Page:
Most noteworthy, in my view, is the joint agreement among Verizon Wireless, its wireless engineering consultant V-COMM, and Wilson Electronics, that specifies requirements for the design, operation, and installation of boosters to help avoid harmful interference. This is a significant achievement for parties who are traditionally adversaries. The agreement provides for three categories of signal boosters: Carrier Installed Boosters, Certified Engineered and Operated Boosters, and Consumer Boosters. I’ll briefly discuss the first two, and spend some more time on the third.
The Carrier Installed Boosters would be installed by FCC licensees to operate exclusively on the licensees’ frequencies. The agreement doesn’t say much else about this, but there’s not much to say. Carriers have long been free to do pretty much what they want within the broad parameters of their license, and the agreement would not change this. They’re motivated to implement hardware that won’t interfere with themselves.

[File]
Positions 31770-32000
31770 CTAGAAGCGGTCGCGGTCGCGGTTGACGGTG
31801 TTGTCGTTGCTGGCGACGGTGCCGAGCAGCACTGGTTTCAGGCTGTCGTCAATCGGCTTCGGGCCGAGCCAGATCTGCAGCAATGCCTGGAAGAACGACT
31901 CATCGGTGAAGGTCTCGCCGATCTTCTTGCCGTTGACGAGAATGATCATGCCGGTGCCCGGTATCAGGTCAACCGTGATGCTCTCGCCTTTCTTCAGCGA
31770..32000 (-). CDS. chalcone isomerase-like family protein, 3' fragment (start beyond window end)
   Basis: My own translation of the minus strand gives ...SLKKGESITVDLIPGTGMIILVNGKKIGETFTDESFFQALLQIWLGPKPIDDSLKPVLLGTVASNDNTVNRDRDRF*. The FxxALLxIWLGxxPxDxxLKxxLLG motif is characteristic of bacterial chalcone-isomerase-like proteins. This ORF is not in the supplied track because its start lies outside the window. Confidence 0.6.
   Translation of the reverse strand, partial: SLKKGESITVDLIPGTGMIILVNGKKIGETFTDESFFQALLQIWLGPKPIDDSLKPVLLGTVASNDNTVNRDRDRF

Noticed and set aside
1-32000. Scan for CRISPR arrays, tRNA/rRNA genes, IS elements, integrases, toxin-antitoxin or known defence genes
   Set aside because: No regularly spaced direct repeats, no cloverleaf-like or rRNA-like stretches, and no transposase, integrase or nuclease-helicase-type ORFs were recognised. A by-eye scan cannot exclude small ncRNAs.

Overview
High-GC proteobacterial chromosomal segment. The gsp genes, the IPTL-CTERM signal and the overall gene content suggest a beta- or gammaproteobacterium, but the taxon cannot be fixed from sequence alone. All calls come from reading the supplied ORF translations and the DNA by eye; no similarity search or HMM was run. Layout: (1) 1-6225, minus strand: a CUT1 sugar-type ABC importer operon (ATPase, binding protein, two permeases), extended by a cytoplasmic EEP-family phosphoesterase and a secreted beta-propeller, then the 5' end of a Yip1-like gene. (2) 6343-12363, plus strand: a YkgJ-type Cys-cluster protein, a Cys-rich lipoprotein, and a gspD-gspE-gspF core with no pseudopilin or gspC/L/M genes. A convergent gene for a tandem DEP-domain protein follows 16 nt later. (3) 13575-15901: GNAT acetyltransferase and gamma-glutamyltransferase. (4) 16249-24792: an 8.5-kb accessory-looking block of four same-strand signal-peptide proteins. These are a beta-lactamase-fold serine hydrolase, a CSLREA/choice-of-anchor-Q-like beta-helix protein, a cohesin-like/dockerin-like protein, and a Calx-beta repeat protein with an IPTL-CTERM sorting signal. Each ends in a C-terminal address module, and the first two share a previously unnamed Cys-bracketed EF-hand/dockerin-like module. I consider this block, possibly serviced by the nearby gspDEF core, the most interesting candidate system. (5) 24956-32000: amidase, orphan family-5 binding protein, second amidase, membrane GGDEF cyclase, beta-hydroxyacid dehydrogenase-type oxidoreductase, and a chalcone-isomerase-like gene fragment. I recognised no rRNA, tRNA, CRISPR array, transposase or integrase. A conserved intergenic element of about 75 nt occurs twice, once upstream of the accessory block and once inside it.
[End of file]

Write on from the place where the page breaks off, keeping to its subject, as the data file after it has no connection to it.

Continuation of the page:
The Certified Engineered and Operated Boosters would be for large areas, such as campuses or large offices (CEO – get it?), and would require professional installation and close carrier coordination. The joint proposal provides a framework for these boosters, with technical standards yet to be developed. They would be operated under the wireless licensee’s authority.